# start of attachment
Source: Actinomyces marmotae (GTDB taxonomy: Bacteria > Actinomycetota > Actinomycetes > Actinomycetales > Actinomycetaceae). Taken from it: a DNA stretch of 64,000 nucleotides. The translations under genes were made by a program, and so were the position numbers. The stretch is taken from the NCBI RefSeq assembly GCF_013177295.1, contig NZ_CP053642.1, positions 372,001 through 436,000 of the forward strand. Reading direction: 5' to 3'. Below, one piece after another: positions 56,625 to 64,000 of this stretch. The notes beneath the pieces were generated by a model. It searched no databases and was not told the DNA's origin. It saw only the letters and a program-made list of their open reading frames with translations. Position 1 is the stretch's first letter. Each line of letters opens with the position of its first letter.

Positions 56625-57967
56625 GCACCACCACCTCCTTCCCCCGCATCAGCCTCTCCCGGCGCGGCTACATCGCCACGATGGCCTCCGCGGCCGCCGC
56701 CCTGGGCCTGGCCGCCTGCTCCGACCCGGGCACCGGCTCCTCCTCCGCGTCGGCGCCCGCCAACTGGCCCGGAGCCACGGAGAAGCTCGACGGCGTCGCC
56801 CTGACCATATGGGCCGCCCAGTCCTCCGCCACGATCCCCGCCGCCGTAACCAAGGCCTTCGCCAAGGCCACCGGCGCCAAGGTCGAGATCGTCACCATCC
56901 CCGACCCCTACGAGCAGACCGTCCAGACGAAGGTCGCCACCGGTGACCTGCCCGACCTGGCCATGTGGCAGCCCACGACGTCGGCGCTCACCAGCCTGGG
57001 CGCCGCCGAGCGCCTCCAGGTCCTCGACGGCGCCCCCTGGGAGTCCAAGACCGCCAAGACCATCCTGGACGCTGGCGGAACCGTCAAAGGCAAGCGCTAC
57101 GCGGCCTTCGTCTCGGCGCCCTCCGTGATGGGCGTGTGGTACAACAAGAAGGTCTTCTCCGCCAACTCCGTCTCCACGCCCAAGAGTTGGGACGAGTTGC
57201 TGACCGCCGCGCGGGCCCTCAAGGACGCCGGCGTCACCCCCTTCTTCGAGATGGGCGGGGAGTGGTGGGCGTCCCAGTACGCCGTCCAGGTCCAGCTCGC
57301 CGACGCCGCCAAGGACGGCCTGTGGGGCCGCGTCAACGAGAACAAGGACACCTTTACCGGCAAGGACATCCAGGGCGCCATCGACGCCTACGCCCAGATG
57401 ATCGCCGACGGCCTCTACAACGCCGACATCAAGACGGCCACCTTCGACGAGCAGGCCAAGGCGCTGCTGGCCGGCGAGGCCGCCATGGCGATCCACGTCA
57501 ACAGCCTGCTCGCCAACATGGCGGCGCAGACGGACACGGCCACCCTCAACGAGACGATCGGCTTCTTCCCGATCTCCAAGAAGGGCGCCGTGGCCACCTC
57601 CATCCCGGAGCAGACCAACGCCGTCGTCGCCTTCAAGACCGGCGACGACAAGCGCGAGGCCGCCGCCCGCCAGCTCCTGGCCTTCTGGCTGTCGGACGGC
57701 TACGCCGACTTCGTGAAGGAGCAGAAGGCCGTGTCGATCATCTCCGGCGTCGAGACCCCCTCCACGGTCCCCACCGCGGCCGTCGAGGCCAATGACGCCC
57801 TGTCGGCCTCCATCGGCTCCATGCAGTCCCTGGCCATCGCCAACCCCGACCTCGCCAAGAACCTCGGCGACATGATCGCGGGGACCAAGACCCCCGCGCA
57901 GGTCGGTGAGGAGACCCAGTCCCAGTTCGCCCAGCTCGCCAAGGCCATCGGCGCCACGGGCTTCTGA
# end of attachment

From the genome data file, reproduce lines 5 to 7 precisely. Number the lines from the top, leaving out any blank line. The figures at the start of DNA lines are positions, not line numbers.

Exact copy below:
56801 CTGACCATATGGGCCGCCCAGTCCTCCGCCACGATCCCCGCCGCCGTAACCAAGGCCTTCGCCAAGGCCACCGGCGCCAAGGTCGAGATCGTCACCATCC
56901 CCGACCCCTACGAGCAGACCGTCCAGACGAAGGTCGCCACCGGTGACCTGCCCGACCTGGCCATGTGGCAGCCCACGACGTCGGCGCTCACCAGCCTGGG
57001 CGCCGCCGAGCGCCTCCAGGTCCTCGACGGCGCCCCCTGGGAGTCCAAGACCGCCAAGACCATCCTGGACGCTGGCGGAACCGTCAAAGGCAAGCGCTAC